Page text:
There are a couple of reasons why I decided to make November space month, but the biggest one – which is also the topic of this article – is by far the most interesting and/or terrifying; take your pick. On October 31, a dead comet officially named “2015 TB145” passed by us and the moon at 487,446 kilometers. To lend some perspective to that, the moon is about 384,448 kilometers away from us, so it passed by about 102,998 kilometers away from the moon’s orbit. That’s pretty far if the furthest measurement you’re familiar with is your trip to and from school every day, but in space the distance is much smaller than it seems, especially when you take into account that 2015 TB145 is taller than the Empire State Building at 0.61 kilometers (or 2,000 feet) in diameter. Now don’t get too bent out of shape about the potential end of the world, we weren’t in any real danger from this comet. The fact of the matter is that 487,446km really is still quite a large distance and NASA has been tracking it since October 10th. Plus, we all made it through the night right? Even despite the giant screaming space skull hurtling toward us from the void beyond.
Oh did I not mention that part? 2015 TB145 has a nickname, and that name is “Spooky”, based on not only the timing of its arrival on Halloween night, but also on it’s appearance. If you like you can visit http://bit.ly/1RK2yva on your favorite internet viewing device (perhaps a new smartphone you recently learned about??) to see the tweet NASA put out with an image of Spooky and see for yourself. That’s right, it’s a skull. Could it be from an ancient alien civilization sending us a message? An intergalactic practical joke? Or is it perhaps just us humans seeing what we want to see? Probably the latter but hey, who says science can’t be entertaining? That being said, I would actually like to teach you guys something about all this so let’s take a look at some of the technical stuff behind this almost world-shattering event.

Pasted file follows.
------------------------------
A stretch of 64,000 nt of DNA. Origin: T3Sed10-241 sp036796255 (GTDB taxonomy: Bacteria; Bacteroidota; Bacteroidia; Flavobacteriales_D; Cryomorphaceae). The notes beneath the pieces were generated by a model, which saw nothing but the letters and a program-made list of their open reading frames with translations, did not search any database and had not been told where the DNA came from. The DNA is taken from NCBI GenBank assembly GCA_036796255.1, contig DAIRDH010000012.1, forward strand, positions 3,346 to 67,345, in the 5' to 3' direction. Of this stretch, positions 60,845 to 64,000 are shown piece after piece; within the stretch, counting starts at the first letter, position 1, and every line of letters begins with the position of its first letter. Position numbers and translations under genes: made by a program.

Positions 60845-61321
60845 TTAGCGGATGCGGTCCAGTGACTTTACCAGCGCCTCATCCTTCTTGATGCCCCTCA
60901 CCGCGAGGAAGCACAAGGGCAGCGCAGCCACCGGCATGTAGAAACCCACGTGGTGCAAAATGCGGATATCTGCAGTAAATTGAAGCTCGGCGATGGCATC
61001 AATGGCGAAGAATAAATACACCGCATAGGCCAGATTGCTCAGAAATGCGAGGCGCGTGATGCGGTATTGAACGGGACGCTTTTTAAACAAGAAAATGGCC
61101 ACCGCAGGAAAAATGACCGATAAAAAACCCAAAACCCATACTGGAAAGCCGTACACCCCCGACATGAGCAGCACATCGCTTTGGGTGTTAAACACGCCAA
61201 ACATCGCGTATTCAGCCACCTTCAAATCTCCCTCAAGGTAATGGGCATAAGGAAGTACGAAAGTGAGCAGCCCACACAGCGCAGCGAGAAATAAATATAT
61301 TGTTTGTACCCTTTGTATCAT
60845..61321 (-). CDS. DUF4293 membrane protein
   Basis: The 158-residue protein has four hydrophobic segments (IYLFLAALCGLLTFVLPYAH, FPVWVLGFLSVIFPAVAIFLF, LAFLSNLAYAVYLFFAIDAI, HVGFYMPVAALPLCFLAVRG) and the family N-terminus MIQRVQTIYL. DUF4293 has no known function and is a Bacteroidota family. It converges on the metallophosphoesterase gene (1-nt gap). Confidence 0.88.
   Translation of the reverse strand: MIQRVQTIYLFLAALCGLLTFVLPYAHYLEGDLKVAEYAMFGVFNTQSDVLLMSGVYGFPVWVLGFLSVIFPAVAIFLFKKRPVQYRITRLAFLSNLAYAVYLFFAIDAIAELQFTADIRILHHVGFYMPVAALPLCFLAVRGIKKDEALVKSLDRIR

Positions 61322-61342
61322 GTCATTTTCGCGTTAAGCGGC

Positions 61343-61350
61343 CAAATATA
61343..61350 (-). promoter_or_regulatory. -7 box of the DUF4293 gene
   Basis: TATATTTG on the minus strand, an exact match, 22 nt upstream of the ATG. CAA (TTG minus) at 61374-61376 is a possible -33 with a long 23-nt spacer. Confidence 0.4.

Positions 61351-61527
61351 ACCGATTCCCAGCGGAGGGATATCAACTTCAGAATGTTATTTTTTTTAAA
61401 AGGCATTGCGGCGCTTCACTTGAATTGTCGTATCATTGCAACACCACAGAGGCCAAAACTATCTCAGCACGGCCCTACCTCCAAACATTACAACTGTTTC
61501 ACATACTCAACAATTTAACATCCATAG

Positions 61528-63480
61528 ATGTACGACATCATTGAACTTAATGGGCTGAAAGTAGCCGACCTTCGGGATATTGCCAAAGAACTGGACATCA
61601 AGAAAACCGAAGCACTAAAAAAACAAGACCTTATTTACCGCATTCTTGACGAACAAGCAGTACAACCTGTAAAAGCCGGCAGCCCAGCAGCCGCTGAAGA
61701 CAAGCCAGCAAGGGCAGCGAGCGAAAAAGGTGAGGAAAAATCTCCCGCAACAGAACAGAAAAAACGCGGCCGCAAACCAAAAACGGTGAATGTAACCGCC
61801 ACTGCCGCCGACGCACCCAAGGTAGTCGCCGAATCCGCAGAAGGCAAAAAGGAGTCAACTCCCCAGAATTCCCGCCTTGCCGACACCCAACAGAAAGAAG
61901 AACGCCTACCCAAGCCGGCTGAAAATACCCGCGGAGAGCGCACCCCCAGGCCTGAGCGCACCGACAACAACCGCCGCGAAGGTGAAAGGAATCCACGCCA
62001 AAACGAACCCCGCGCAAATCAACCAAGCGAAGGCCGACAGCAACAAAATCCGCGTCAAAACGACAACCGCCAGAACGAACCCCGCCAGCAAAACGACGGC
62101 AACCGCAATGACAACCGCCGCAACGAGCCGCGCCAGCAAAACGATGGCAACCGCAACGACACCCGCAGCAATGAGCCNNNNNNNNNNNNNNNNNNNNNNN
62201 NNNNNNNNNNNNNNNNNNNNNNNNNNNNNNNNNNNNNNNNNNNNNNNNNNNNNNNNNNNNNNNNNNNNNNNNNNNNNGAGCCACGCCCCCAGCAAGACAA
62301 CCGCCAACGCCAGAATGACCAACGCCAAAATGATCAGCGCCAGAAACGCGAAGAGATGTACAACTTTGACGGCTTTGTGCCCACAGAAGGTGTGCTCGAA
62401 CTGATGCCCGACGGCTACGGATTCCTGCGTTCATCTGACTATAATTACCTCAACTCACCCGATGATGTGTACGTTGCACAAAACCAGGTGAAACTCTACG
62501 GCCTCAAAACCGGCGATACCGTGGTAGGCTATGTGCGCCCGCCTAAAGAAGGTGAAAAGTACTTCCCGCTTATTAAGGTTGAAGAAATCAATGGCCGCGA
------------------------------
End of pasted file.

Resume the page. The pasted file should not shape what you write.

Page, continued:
Ok so maybe world-shattering is a little extreme. Spooky is only 0.61 kilometers wide which is big, but not that big. For perspective, the estimated size of the asteroid that scientists claim put an end to the dinosaur era was 9.7 kilometers. There is also another key difference between that asteroid and 2015 TB145, and that is the type of giant space rock they are. Spooky is probably not actually an asteroid like NASA originally thought. As per the most recent records, it is believed to be a comet – or more precisely, a dead comet. The difference between a comet and an asteroid is composition. While asteroids are made entirely of rocky materials, comets also have dust and ice components, which are what give it a tail. This is because asteroids are formed much closer to the sun where ice cannot remain solid due to the heat. The distinction of a dead comet however, means that the comet has lost all of its ice and dust coating, leaving only a rocky core. Also it was Halloween, so having the word “dead” in the title just adds to the mood.
So there you have it, a little science with our tech, and a little spook with our space. Next time we’ll talk about the technology that gave us that beautiful image of Spooky, as well as many of the other views of the distant areas surrounding our planet: Giant Telescopes.